What if the “aggressive” individual, who frightened other subway passengers until a kind woman held his hand, was actually having the worst day of his life? I LOVE that someone was there for him in his moment of need.  I don’t love that we saw a picture of it. Would you want your worst day to be immortalized? What if that picture humiliated him because then the whole world could see his struggles, and then they also speculated that he may be a drug addict? What if the description of him in the post actually helped promote fear and stigma against those who are mentally ill?

What it one of those Prom-posal stories about, say, a popular jock who asked a girl with Down Syndrome to prom only praised and interviewed him, but didn’t ask the girl how she felt? What if the article made it seem like it was remarkable that she would even go to Prom, or surprising that he was even friends with her?

The week I wrote this post there was a story that said, “Waiter’s response to man trying to eat without hands goes viral.” I am not going to link to it because I don’t want to help boost it. I am, however, truly glad that people like that waiter exist. He took the time to stop and help someone who asked for assistance. I also know that it can be hard to ask for help, but one of the reasons that disabled people often don’t do so is because of over-the-top responses like this. It can make them feel raw, vulnerable and helpless, and also like they are under scrutiny. And they are, to a certain extent. However in this case we never learn the name of the customer who struggled to eat. Instead the focus is on the waiter. We learn his name and see a picture of him assisting the customer. In this case, though, I am glad that less focus is on the disabled person because it helps preserve his privacy a bit. The lack of information about him makes me suspect that the picture and story were shared without his knowledge or consent. But again, that can also makes him seem less like a person and more like a subject in a story.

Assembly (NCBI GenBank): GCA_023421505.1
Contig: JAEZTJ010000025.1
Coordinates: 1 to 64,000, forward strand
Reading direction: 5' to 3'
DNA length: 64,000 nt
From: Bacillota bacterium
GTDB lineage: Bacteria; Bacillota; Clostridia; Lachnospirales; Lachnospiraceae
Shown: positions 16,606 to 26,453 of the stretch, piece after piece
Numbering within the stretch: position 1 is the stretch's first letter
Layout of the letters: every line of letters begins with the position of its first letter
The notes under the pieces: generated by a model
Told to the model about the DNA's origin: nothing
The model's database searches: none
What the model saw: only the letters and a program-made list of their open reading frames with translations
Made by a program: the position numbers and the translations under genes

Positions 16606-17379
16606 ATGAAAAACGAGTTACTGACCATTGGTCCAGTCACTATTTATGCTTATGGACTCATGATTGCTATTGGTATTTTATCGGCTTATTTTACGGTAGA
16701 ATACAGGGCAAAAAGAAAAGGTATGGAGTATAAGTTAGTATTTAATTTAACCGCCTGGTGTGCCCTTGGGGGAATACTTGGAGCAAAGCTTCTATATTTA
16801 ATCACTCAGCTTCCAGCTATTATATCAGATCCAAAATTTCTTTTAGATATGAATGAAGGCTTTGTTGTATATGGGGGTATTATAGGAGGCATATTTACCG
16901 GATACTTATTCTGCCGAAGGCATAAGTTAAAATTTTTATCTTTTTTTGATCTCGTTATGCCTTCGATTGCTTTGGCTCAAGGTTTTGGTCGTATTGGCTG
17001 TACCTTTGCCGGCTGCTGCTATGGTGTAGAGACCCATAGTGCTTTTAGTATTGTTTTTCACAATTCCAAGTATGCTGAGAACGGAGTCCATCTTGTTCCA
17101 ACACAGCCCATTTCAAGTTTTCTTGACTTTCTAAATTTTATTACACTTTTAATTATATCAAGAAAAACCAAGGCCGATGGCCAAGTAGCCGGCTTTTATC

Many will read this and think, “What a grouch! You can’t please everybody! Some people are determined to find the worst in everything! Can’t you just focus on the good deed?”

No, I can’t. Stories like these can hurt individuals with disabilities, and it can damage the way we see them. It increases the stigma and “other”-ization of disability by presenting it as not like us. It reinforces the underlying belief that there are the weak/pitiable/disabled people, and then there’s the “normal” people who are kind enough to help them. It makes it seem like it is SO REMARKABLE when anyone is kind to them.

Kindness matters, friends, don’t get me wrong. But dignity matters, too. It’s important to change the way we perceive and discuss disability and disabled people. People who have disabilities are strong, and are also proud and have value. They have much they can contribute to society, if we will only just see them. We also shouldn’t accept them despite their disability; we should accept them and their disability. We are ALL people and are all in this together. At some point each of us may find ourselves in a situation where we are in need of kindness or a helping hand. When that day comes I hope that someone is there to help, and does so simply because it is the right thing to do. Maybe one day kindness and assistance will even be viewed as the norm rather than the exception. Maybe then these stories will no longer be seen as news-worthy, because it is simply what you see every day. Let’s work together to make that day a reality.